The jonin are the "higher ninja" or elites. To become a jonin, one must first and foremost be a Terrestrial; there are no mortal jonin, as the next requirement is the ability to use Celestial-level Martial Arts. The majority of jonin are in fact masters of at least one Celestial Style, marking them as extremely capable and dangerous individuals, of whom only a handful exist in the clan at any given time. They have also distinguished themselves in battle and proven well-rounded enough to execute difficult missions entirely on their own if necessary; to become a jonin, one must generally undertake a mission solo. The majority of jonin are specialized spies or assassins, rather than "combat ninja", and command a great deal of respect and fear within the clan. There are rarely more than one or two jonin per family in the clan at any given time, with more than a few of them being semi-"retired" ninja who now teach exclusively. As masters of their family styles, even many younger jonin are chagrined to find they must abstain from field duty to concentrate on passing their teachings on to the next generation.
The Emissary is the highest ranking ninja in the clan, and the sole individual responsible for accepting or denying contracts, assigning teams of ninja to carry them out, and overseeing the training and promotion of young clansmen. Traditionally, the Emissary is assisted by a number of beauracrats and functionaries within various departments who attend to some of the finer details of these tasks. Even so, the Emissary maintains a surprising degree of hands-on control over the assignments taken by the Morijin, always (at the very least) hand-picking the jonin or chunin assigned to a given task, though they sometimes allow them discretion in forming their teams. The Emissary are chosen by their peers due to extreme distinction over long careers, and confirmed by the Imperial Satrap for suitability to the job--this generally means that they are politically pliant and skilled at diplomacy, though the satrap also understands that it is important to choose a ninja of considerable strength and renown so that the name resounds in foreign lands.
The current Emissary--the Third Emissary of the Morijin--is Cao Feng Mori, though he has been the Emissary for so long that no one much thinks to call him by anything other than title, anymore. A venerable member of the Lin Kuei and one of the greatest living masters of Wood Aspect Martial Arts, Cao Feng has nonetheless grown far too old for the frontlines. Though many accuse him of being given to dotage, especially in the relative peace and prosperity in which the clan has found itself since unification, he is widely respected for his considerable wisdom and affable manner. There are few alive who can remember the days when he personally fought, but even to this day he is remembered for an ability rather uncommon among the Morijin: he is an extremely talented sorcerer.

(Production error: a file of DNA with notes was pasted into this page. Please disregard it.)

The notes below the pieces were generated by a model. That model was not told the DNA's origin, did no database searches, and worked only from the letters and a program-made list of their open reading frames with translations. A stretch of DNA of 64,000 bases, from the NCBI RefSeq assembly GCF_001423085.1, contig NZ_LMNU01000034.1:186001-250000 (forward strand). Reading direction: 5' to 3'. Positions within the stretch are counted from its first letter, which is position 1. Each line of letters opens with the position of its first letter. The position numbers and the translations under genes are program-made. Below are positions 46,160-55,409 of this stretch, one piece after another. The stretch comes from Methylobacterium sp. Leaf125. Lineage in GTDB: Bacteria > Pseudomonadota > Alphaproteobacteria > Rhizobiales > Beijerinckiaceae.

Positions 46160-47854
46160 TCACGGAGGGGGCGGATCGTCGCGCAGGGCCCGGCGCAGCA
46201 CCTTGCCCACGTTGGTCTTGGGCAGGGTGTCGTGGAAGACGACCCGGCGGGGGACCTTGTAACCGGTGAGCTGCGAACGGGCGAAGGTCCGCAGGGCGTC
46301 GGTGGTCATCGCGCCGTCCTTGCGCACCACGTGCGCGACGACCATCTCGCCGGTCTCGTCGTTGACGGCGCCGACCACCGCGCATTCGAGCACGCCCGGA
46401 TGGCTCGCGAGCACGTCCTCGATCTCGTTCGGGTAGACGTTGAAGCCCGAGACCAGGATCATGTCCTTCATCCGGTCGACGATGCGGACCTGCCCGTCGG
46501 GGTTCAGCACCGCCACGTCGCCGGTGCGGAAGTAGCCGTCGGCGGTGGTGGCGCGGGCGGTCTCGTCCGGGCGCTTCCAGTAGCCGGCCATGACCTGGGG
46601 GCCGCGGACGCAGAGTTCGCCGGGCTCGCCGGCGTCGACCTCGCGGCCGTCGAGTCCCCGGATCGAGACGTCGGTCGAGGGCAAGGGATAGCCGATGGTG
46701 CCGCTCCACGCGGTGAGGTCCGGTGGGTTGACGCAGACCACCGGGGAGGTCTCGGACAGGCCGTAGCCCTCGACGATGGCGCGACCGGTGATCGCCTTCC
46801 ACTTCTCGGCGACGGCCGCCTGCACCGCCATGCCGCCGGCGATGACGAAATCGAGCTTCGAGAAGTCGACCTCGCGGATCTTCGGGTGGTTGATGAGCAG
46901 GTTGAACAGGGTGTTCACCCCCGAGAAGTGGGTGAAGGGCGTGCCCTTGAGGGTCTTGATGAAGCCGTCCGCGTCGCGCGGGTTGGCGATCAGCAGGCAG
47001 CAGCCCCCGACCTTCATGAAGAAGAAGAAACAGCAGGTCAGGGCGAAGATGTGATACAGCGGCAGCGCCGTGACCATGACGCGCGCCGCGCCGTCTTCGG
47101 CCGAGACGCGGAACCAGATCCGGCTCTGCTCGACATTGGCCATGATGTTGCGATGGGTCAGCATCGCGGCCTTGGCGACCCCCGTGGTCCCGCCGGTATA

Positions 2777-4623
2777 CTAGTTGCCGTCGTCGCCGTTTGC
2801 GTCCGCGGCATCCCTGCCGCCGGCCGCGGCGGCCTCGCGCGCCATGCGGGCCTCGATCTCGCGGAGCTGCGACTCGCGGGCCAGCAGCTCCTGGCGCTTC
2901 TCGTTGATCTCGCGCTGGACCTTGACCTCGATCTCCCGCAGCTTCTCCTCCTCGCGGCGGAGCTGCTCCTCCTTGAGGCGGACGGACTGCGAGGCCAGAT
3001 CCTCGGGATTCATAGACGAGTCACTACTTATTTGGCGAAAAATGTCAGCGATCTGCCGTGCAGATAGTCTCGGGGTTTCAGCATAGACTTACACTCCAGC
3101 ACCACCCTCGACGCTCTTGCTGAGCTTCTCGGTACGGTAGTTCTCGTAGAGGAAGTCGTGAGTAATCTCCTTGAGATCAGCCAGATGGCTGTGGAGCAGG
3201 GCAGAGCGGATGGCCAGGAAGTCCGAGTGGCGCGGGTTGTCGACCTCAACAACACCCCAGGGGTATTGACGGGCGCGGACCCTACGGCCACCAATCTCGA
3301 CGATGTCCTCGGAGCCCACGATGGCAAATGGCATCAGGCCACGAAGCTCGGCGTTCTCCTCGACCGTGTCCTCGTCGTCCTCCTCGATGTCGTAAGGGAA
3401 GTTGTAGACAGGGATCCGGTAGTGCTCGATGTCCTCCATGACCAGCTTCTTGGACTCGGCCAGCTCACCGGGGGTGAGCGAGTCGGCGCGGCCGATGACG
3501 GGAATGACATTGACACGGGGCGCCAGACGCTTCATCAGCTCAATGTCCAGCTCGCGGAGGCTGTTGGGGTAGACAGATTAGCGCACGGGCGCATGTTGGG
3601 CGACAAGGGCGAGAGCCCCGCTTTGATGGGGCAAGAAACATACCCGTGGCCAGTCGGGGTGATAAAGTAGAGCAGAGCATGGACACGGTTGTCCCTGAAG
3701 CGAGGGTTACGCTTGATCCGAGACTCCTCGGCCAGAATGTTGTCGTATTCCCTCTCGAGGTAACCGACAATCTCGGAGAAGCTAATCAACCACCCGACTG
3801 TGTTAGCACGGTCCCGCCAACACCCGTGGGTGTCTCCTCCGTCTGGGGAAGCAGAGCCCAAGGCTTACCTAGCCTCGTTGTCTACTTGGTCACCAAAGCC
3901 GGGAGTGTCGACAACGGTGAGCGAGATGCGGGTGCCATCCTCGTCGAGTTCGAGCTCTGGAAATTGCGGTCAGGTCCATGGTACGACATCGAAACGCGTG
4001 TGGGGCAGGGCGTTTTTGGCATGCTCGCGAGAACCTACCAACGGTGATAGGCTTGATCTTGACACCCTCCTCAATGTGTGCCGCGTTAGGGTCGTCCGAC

Cao Feng has experienced a great deal of tension with the Nellens satrap, in no small part over his choice to support the Confederation during the war with Thorns. Though the Blessed Isle technically remained aloof from the fighting, they had hoped to see Thorns prevail due to that nation's sympathies with the Scarlet Empire. Cao Feng insisted that assisting them would be disastrous; it's no secret that he feels the Seventh Legion is pivotal to the peaceful stability of the Scavenger Lands, and he worried that their defeat by Thorns would invite another Imperial invasion and prolonged war. There has been talk lately of the garrison of "proper" Imperial troops in Greyfalls as a result, and the satrap has increasingly begin to push for Cao Feng's retirement so that he can install a new Emissary more amenable to his goals. This would be a minor annoyance, if Cao Feng weren't, admittedly, getting too old for the rigors of his job, with no suitable heir who would continue his work in sight...